3 August, 2018
Yesterday we talked about how they get story wrong, but why do they get it wrong? Although the favorite answer may be “because developers are stupid”, there are actually some very good reasons why developers create the type of stories I pointed out yesterday.
Let’s take a look at some development realities when creating stories for MMOs.
Content is expensive
One of the early observations MMO developers made was that content was expensive and players will devour content quickly. Some people called players “content locusts” that would consume content faster than developers could produce it. Content was necessary for a game, but it was expensive to make for players. In non-story content developers started creating repeatable content. Daily quests are a great example of this, where you log on, grind through stuff for a few hours, then log off until the next day. You keep playing and paying your subscription.
Story content is significantly less repeatable. One you’ve played a story or plot once, it’s not as interesting to do it again. Even the best books have parts that aren’t as exciting or interesting as other parts. But to be forced to play thorugh a repeated story… well, that was the problem with the FFXIV MSQ pointed out yesterday.
But it’s going to be expensive to create a bunch of alternate storylines to let people keep playing story. And creating branches is expensive because you have to create content the average player won’t even see if they only play through things once. And then considering the explosion of costs for voice acting, it’s even more costly. So, we have the single, central storyline because that’s not as expensive.
Shared experiences are important
One thing that helps bind people together is shared experiences. This works for gameplay: every EQ1 veteran remembers the infamous “hell levels” that seemed to last FOREVER because of a quirk in the level mechanics. As much as it sucked, it was a common bonding point for everyone. “Oh, you’re in the hell level, you poor bastard.” It was a common point that people could relate to. Same with many other elements in a game: a particular difficult dungeon, a tricky mechanic that people have to “discover”, such things like this.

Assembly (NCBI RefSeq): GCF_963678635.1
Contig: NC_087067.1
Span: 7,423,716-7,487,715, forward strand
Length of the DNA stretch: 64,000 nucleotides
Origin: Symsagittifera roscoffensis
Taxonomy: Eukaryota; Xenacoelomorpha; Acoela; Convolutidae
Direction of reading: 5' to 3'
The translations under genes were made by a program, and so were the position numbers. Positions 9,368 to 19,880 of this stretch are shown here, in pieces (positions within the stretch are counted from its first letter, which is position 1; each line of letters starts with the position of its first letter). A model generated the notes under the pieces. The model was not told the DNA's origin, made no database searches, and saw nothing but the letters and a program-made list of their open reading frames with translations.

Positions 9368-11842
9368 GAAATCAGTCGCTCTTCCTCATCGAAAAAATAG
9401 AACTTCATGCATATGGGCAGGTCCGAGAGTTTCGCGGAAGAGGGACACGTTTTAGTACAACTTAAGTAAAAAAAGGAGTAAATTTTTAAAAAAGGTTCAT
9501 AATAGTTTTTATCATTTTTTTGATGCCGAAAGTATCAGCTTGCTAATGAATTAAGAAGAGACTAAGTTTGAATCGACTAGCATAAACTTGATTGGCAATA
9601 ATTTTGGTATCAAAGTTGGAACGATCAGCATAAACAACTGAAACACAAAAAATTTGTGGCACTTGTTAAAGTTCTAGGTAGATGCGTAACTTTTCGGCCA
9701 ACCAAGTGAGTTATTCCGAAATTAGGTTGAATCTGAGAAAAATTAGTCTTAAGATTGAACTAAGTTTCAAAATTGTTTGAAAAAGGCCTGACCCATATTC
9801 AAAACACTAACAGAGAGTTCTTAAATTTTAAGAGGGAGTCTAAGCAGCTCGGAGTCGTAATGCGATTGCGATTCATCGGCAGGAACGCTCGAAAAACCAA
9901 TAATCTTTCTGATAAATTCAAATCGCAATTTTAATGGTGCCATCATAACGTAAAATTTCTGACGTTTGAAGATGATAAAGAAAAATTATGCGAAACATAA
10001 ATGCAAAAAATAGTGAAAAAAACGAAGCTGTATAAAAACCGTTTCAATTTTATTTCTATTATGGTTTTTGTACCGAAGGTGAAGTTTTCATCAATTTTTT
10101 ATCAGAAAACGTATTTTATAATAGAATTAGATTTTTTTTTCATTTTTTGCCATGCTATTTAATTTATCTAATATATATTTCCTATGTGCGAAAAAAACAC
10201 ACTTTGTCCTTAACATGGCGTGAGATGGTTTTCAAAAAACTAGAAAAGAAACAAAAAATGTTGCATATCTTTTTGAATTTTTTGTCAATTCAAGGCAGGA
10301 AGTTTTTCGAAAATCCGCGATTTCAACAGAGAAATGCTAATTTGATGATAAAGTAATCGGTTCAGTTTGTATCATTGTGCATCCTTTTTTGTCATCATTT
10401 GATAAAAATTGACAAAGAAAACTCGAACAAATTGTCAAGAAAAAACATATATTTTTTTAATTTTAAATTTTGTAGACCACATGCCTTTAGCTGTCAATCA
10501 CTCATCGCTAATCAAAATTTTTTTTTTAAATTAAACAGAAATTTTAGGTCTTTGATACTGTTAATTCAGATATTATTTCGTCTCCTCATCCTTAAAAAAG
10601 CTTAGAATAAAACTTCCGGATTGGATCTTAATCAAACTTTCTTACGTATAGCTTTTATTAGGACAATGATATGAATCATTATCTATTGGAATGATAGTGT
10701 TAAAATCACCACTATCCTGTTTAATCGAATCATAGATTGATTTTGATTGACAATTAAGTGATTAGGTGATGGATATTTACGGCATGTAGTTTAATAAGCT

And story becomes another shared experience in the game. Mention the name “Haurchefant” to an FFXIV player and they’ll have a reaction most likely if they followed the story. It becomes a bonding point for players to know this name, know the NPC, and why it’s important in the story. There are many other elements like this in a story, things people can share. The more the story can diverge from a single pattern, then less useful it is as a shared experience. We see this in tabletop RPGs with the stereotype of the “boring” person talking about their character. It’s not interesting to hear about that other person’s level 60 Bard/Paladin/Monk/Assassin because there’s not as much shared experience. If you played in the same campaign with that character, then you might be a lot more interested because of the shared experienced.
Interactive stories are hard
The first problem is that we only really have linear storytelling to rely on and give us guidance. We see the novel, the movie, the TV series and see linear media that tells us how to tell a story. The closest we get to an interactive story is oral tradition. But that fails because how do we tell a story with multiple participants who are also creating their own stories? You could point to LARP, but that’s still a niche interest. So it’s not much surprise that our MMO stories tend to be big, linear things because that’s what most writers know and understand. Games have some techniques we can use, like “environmental storytelling” that lets the game world and intentionality of design tell a story, but that’s still pretty hard to do in most cases.
And, to put it simply: it’s just fucking hard. Chris Crawford is a well-known game designer who spent his entire life trying to tackle the beast of interactive storytelling. He wrote books about it, talked about it, and even created games and software about it. Chris recently gave up on working on it, a career’s worth of work that has had little impact, unfortunately. I’ve met Chris Crawford, talked to him, he’s a smart guy. He is insanely dedicated to the idea of interactive storytelling. If he can’t do it, then it’s obviously really hard for the rest of us mere mortals to handle.
Tomorrow, I’ll look at some ways we could improve storytelling in MMOs.